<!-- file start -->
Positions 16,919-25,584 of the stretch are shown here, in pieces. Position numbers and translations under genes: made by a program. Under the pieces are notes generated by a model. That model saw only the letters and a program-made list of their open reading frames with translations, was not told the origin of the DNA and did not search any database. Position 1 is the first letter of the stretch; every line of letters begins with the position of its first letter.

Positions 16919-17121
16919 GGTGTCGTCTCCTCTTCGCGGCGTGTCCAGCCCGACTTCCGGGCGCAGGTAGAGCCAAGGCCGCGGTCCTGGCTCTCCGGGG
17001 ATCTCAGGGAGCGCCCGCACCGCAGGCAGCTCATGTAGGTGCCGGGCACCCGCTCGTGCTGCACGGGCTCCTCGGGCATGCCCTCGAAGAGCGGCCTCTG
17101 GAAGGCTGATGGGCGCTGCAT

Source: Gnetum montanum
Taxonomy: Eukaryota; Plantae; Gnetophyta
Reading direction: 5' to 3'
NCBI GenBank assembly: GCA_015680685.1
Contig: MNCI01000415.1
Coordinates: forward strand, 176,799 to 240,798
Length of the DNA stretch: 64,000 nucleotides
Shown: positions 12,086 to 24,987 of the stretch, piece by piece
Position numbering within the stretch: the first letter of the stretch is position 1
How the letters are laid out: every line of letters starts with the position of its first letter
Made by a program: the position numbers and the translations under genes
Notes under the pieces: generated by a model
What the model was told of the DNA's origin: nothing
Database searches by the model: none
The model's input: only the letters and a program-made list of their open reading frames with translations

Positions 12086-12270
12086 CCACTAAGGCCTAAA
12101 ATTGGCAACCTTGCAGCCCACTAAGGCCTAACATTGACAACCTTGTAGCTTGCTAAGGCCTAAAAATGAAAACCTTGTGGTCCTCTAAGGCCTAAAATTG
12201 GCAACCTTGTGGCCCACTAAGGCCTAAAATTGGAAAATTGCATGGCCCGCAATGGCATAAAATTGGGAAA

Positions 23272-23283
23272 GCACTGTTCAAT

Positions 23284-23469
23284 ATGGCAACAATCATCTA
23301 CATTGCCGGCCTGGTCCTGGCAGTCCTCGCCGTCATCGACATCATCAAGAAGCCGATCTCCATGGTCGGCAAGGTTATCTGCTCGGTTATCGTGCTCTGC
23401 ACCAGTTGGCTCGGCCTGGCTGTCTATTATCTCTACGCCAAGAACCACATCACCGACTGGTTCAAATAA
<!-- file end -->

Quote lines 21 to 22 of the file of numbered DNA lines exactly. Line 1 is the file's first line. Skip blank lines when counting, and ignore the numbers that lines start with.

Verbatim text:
Positions 12086-12270
12086 CCACTAAGGCCTAAA